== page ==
June 2015 Weather and Its Impacts on Missouri
Commercial Agriculture/University of Missouri Extension
The wet May conditions spilled into June for much of Missouri and resulted in one of the wettest May-June periods in decades. Preliminary rainfall data for Missouri indicate a statewide average June total of 7.50 inches, ranking it the 9th wettest June on record, and the wettest June since 1981, Figure 1. This year the statewide rainfall average approached 15-inches for the combined May-June period. It was wettest May-June since 1995 and ranked as the 5th wettest May-June on record, Figure 2. There have been only 6 drier than average May-June periods since 1995, highlighting the wet spring trend Missouri has experienced over the past couple decades.
Heaviest June precipitation, in excess of 10-inches, fell over much of northeastern, east central and west central Missouri, Figure 3. A few locations reported more than 15 inches for the month, Table 1, including the community of Troy, MO, which reported 20.15 inches for June, about half the annual normal. Alternatively, portions of far southeastern Missouri, especially in the Bootheel, reported below normal rainfall for the month. Row crop irrigation was ongoing in the region where some locations reported less than 2-inches for June, including Malden (1.76") and Charleston (1.77").
There were numerous widespread heavy rain events across the state that led to significant flooding and flash flooding. Many rivers and streams overflowed their banks and remained above flood stage for much of the month. Remnants of an early season tropical system, Tropical Storm Bill, spiraled through the southeastern half of the state on June 18-19, Figure 4. On June 19th, the James River, in southwestern Missouri, broke a flood mark record going back more than 100 years. Two flash flood related fatalities were reported in June, one in Washington county and another in Moniteau county.
The frequency of rain events in May and June were unusually high and limited fieldwork opportunities for farmers. Table 2 illustrates the anomaly comparing average number of days with precipitation greater than or equal to 0.01" to the number of days this year for four locations in the state. Figure 5 shows total radar estimated precipitation that fell in May-June, with several counties in east central and west central Missouri receiving more than 20 inches. According to the Missouri Agricultural Statistics Service, 62% of the soybean crop had been planted as of June 28, well below the 5-year average of 94%. The persistent soggy conditions created challenges for row crops with flooded fields, nutrient loss and disease vulnerability, Figures 6-8. Wheat harvest and haying opportunities were also limited.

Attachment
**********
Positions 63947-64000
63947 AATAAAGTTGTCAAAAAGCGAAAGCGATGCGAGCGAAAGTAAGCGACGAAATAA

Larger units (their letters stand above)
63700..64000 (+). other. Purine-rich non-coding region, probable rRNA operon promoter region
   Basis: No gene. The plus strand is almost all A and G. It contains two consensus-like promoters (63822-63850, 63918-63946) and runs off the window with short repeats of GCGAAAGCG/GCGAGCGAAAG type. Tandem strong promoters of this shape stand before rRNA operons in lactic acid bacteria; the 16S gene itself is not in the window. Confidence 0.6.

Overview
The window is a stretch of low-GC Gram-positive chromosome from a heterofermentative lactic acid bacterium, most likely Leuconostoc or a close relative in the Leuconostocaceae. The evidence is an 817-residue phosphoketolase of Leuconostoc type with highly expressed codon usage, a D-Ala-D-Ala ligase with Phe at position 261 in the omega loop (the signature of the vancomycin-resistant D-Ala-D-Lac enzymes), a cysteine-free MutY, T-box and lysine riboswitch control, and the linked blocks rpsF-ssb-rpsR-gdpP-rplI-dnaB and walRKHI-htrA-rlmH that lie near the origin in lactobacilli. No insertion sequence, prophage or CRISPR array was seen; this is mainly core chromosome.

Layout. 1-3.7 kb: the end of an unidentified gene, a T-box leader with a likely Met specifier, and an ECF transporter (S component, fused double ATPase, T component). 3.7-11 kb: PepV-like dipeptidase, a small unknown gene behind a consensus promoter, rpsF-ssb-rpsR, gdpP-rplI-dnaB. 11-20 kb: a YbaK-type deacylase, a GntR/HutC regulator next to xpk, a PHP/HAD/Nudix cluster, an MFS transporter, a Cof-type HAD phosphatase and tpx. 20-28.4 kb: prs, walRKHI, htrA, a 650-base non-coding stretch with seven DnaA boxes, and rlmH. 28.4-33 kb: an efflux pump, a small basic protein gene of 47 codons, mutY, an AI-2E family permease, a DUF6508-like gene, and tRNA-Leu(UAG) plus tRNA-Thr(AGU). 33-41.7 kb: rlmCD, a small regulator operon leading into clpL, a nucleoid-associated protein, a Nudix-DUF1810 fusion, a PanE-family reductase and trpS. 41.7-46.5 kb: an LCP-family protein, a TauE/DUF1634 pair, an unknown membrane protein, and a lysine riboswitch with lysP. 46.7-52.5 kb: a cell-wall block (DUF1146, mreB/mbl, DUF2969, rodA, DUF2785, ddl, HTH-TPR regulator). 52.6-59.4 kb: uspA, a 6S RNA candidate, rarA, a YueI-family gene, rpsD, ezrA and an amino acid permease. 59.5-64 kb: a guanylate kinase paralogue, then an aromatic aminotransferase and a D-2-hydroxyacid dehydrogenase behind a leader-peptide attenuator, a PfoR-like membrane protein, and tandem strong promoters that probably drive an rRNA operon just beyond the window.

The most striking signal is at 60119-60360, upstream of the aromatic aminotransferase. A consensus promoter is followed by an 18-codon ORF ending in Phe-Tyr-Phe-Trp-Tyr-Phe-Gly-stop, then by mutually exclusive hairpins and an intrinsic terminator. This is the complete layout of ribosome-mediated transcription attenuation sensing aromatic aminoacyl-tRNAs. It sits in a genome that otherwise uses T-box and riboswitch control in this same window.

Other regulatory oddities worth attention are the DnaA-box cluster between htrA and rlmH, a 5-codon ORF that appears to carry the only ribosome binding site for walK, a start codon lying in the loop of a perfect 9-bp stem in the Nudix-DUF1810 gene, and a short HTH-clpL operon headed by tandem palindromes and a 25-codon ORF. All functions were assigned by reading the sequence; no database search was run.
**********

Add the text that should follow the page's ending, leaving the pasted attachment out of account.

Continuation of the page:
Preliminary data indicate the average statewide temperature for June was 74.4°F, or 1.4 degrees above the long-term average. It was the 4th consecutive month with above normal temperatures, Figure 9. Regionally, northeast Missouri averaged 1 degree above normal with northwestern, central and southeastern sections averaging 1-2 degrees warmer than average. Southwestern Missouri averaged 2-3 degrees above normal for the month. June has averaged above normal for 10 out of the past 11 years in Missouri, Figure 10.
Using Columbia, Missouri as a midpoint for the state, Figure 11 shows cool conditions for the first few days transitioning to a warm period during the second week, and alternating warm and cool weather over the latter half of the month. There were also extended cloudy periods, which is indicative of the above normal daily minimum temperatures that dominated.
Dry, hot conditions in the western U.S. and Canada led to a spike in wildfire activity in June. Satellite animations during the last week of June revealed plumes of smoke being transported along the jet stream from Alberta, Canada through the Dakotas and Minnesota into Iowa and Missouri, Figures 12. The sun rays filtered through the smoke and resulted in colorful sunrises and sunsets for a few days, Figure 13.
Three short-lived tornadoes were reported in east central Missouri on June 28th when severe thunderstorms impacted the area. An EF-0 (80 mph) and EF-1 (100 mph) tornado were reported in Pike county, near the village of Eolia, and an EF-2 (122 mph) tornado was documented in northern St. Charles county, 4 miles northwest of St. Peters. Some property and tree damage were reported, but fortunately no injuries.
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|Station Name*||County ||June 2015|
|Cap AU GRIS L&D 25||Lincoln||17.75|
|Monticello 0.4 SSW||Lewis||17.38|
|Troy 1.2 NNE||Lincoln||17.24|
|Middletown 3.5 SW||Montgomery||16.82|
|New London 0.9 SSW||Ralls||16.33|
|Kirksville 1.4 S||Adair||16.02|
|Martinsburg 2.2 NNE||Montgomery||15.67|
|Kahoka 0.6 S||Clark||15.17|
|Edina 2.3 E SSW||Knox||15.09|
|*Rain gauges are from the NWS Cooperative Network or CoCoRaHS|
|Table 2: Number of days with precipitation ≥ 0.01 inches|
|*Normal: 1981 - 2010|
Figure 6. Flooded corn in Gasconade county, MO. Photo: Dave Martner
Figure 7. Flooded yellow corn in Monroe county, MO. Photo: Linda Geist.
Figure 8. Flooded soybean field in Monroe county, MO with wall cloud in background. Photo: Linda Geist
Figure 12. Smoke plume extending from western Canada into the central U.S. NOAA visible satellite picture taken June 29, 2015 at 6:45 p.m. CDT
Figure 13. Sun obscured by wildfire smoke from Alberta, Canada. Columbia, MO, 8:04 p.m. CDT, June 28, 2015. Photo: Pat Guinan
Source: Pat Guinan, 573-882-5908